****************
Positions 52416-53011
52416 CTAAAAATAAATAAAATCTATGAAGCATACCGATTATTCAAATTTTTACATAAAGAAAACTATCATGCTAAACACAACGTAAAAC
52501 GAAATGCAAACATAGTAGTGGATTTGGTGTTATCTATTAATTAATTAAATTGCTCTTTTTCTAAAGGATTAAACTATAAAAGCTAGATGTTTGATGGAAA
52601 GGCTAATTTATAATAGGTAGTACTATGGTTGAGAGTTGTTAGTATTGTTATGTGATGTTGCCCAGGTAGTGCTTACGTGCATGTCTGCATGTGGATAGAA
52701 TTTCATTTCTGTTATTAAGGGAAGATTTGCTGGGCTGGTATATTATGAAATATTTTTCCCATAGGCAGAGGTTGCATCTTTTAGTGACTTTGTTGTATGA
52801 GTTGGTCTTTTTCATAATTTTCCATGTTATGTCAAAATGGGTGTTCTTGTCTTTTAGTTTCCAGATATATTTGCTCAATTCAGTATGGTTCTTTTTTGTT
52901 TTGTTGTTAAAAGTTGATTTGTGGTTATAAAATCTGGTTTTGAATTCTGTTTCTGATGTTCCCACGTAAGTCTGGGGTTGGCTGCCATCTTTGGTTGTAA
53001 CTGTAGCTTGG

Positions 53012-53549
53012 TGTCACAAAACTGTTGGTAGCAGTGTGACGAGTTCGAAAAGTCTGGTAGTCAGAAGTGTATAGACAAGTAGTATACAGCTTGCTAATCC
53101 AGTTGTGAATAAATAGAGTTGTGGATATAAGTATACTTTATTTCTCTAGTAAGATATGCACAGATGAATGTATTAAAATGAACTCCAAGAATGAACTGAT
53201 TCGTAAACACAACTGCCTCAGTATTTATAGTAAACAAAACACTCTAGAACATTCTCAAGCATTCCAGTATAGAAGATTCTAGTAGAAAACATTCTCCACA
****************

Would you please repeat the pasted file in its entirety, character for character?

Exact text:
Positions 52416-53011
52416 CTAAAAATAAATAAAATCTATGAAGCATACCGATTATTCAAATTTTTACATAAAGAAAACTATCATGCTAAACACAACGTAAAAC
52501 GAAATGCAAACATAGTAGTGGATTTGGTGTTATCTATTAATTAATTAAATTGCTCTTTTTCTAAAGGATTAAACTATAAAAGCTAGATGTTTGATGGAAA
52601 GGCTAATTTATAATAGGTAGTACTATGGTTGAGAGTTGTTAGTATTGTTATGTGATGTTGCCCAGGTAGTGCTTACGTGCATGTCTGCATGTGGATAGAA
52701 TTTCATTTCTGTTATTAAGGGAAGATTTGCTGGGCTGGTATATTATGAAATATTTTTCCCATAGGCAGAGGTTGCATCTTTTAGTGACTTTGTTGTATGA
52801 GTTGGTCTTTTTCATAATTTTCCATGTTATGTCAAAATGGGTGTTCTTGTCTTTTAGTTTCCAGATATATTTGCTCAATTCAGTATGGTTCTTTTTTGTT
52901 TTGTTGTTAAAAGTTGATTTGTGGTTATAAAATCTGGTTTTGAATTCTGTTTCTGATGTTCCCACGTAAGTCTGGGGTTGGCTGCCATCTTTGGTTGTAA
53001 CTGTAGCTTGG

Positions 53012-53549
53012 TGTCACAAAACTGTTGGTAGCAGTGTGACGAGTTCGAAAAGTCTGGTAGTCAGAAGTGTATAGACAAGTAGTATACAGCTTGCTAATCC
53101 AGTTGTGAATAAATAGAGTTGTGGATATAAGTATACTTTATTTCTCTAGTAAGATATGCACAGATGAATGTATTAAAATGAACTCCAAGAATGAACTGAT
53201 TCGTAAACACAACTGCCTCAGTATTTATAGTAAACAAAACACTCTAGAACATTCTCAAGCATTCCAGTATAGAAGATTCTAGTAGAAAACATTCTCCACA